27 May Finding the Perfect Translator
The world is full of translators; after all, translation and interpretation services is one of the fastest-growing industries across the globe. In an increasingly competitive economy, it’s tempting to go with the quickest and cheapest option for translation—but more often than not, cutting corners on translation causes more trouble down the road than it’s worth. However, how do you know if your translator is inexperienced and unqualified or if you’re genuinely getting a good deal? Below are a few characteristics of good translators that should help you narrow the field as you’re looking for a qualified linguist.
First, translators need to be native speakers of the target language. That means that if you’re translating a brochure from English to Spanish, don’t send it to a friend from your high school who lived in Mexico for a couple of years after college. “Native speaker” means they learned the language growing up and spoke it routinely—and still do. Even better, translators should still live or have recently lived in the target region for the translation, which helps them know the nuances of the language as well as current trends and terminology.
Second, a good translator is a good professional. Your translator should provide a clear and detailed price for the translation. He or she should quote you a deadline and should stick to it. If problems come up, a good translator will let you know right away so that adjustments can be made, if necessary. Your translator should respond to your comments or questions professionally and courteously—as well as in a timely manner.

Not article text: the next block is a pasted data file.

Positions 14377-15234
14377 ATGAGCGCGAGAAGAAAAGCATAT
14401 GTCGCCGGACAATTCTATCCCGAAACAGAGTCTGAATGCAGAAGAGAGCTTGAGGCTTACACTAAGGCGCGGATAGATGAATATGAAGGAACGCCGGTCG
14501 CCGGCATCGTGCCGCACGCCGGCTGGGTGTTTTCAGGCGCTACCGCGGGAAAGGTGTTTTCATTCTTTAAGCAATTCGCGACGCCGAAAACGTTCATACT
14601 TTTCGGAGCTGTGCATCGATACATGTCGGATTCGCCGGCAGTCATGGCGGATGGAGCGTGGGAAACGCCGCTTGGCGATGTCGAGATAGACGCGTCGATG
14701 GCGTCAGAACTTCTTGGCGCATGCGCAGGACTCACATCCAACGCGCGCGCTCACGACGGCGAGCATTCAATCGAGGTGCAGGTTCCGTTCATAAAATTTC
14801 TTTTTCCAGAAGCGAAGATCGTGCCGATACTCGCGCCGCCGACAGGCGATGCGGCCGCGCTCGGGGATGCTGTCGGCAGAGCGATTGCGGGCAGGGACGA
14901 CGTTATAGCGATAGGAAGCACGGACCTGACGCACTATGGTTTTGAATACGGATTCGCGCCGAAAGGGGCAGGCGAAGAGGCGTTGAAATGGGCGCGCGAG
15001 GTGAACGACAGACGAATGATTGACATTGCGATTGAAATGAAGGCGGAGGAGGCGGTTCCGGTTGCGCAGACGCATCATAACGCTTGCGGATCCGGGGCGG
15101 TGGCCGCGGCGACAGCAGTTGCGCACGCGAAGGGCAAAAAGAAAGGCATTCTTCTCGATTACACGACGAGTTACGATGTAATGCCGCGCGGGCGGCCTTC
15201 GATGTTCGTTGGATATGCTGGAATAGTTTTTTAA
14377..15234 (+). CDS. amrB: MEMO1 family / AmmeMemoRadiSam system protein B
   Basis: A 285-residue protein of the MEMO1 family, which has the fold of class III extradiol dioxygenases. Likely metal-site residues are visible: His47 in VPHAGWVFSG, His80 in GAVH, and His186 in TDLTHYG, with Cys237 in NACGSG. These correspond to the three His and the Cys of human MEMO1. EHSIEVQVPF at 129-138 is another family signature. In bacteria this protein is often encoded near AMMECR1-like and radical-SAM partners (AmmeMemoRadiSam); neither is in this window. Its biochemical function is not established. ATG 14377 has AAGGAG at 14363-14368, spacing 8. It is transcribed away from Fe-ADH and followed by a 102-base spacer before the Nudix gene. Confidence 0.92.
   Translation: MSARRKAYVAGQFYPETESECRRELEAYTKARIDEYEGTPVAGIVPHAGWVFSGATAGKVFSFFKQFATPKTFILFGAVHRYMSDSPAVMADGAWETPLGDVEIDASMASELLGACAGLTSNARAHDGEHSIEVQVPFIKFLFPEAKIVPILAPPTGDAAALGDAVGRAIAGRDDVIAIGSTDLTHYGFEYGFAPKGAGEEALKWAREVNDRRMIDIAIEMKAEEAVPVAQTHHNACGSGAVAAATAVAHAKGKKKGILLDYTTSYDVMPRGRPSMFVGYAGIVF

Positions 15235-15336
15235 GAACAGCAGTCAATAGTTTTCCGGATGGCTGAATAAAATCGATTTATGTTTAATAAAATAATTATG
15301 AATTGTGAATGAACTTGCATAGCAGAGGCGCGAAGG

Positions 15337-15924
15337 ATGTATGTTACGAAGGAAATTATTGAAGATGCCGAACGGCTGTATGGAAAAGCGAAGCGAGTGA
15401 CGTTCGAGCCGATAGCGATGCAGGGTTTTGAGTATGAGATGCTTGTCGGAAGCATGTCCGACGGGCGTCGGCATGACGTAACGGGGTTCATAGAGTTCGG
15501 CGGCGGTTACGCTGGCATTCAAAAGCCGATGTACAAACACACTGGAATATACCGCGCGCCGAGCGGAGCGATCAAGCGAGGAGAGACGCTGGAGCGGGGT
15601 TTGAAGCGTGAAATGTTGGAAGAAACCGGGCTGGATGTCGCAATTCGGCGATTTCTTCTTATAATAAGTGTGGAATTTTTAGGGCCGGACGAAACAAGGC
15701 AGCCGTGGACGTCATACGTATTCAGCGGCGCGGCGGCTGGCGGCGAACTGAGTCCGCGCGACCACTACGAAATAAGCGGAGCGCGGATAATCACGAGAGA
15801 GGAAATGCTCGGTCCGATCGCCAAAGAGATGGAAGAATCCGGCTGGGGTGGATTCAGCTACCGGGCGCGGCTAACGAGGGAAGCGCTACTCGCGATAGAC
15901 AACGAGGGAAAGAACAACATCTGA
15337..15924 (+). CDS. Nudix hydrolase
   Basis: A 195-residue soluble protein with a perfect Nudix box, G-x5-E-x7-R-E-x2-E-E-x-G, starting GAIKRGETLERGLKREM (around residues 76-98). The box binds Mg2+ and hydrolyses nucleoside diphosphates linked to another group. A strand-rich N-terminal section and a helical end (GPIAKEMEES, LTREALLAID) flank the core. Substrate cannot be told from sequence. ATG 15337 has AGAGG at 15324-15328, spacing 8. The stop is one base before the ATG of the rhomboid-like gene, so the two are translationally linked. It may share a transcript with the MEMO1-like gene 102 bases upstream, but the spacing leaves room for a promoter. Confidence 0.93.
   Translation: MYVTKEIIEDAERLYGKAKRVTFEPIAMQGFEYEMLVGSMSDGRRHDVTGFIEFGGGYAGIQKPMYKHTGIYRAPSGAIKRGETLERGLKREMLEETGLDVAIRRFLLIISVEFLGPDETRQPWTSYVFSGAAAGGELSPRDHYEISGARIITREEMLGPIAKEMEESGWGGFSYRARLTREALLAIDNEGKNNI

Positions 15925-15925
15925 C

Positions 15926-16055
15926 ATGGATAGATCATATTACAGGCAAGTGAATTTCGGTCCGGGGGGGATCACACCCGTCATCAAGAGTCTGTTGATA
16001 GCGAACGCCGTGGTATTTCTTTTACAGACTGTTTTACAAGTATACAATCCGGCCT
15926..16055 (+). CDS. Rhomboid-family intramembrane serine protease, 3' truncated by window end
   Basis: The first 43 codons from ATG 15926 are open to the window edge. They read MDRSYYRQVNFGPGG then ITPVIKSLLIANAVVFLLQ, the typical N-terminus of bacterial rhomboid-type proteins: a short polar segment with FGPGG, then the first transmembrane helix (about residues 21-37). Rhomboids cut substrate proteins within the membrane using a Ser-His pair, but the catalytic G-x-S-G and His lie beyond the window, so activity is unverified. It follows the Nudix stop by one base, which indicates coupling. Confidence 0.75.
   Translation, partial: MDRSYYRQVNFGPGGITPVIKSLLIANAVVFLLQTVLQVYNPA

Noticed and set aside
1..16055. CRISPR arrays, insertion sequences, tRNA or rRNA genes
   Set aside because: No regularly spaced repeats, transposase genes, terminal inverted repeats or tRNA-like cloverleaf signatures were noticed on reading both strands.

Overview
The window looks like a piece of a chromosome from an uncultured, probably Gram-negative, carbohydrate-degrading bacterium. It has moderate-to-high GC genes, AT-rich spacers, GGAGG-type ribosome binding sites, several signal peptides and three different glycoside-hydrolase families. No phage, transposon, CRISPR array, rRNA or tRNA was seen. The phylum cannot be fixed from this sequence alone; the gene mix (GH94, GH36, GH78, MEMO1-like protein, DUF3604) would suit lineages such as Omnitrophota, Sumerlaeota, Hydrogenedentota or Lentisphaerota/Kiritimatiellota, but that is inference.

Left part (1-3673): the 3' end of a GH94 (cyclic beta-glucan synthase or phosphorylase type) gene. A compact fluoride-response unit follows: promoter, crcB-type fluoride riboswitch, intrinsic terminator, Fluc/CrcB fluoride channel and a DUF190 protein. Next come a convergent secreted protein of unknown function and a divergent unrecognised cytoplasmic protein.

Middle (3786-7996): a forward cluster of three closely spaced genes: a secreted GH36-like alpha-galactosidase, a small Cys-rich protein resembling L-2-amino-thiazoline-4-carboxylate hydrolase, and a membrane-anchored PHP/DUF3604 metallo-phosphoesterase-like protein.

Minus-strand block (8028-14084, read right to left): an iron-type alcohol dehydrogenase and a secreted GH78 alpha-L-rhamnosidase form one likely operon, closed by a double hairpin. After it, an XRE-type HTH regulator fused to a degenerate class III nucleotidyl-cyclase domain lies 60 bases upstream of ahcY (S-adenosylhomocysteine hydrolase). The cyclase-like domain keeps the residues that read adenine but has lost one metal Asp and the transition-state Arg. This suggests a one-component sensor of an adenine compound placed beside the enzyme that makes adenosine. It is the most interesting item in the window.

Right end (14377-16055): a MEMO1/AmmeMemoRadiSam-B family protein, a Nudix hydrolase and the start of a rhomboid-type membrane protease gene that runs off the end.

Third, good translators use some kind of translation system that includes translation memory. This ensures that translations are consistent with one another. It also allows subsequent translations to be “autofilled” from previous translations—meaning that as your translator does more, similar translations for you, the price will likely decrease. A good translator will also work with you to create a glossary specifically for your translations, so that terms such as brand names, titles, or specified vocabulary is translated correctly across all files.
Finally, a good translator is a skilled and qualified linguist with the credentials to back it up. A bachelor’s degree is a good thing to look for, as well as evidence of education in writing or even degrees in translation specifically. A good translator should demonstrate work experience in translation and even provide references if desired. Additionally, good translators should have a specialization—some area of focus in which they are familiar with the language, terminology and style of writing (such as legal, medical, or literary translation).
These are only a few characteristics of good translators, but they’re a good start for consumers just starting the translation-buying process. Choosing a professional, qualified translator or a reputable translation agency can save both time and money in the long run. Don’t hesitate to ask your translator for their qualifications—a good translator will be happy to comply.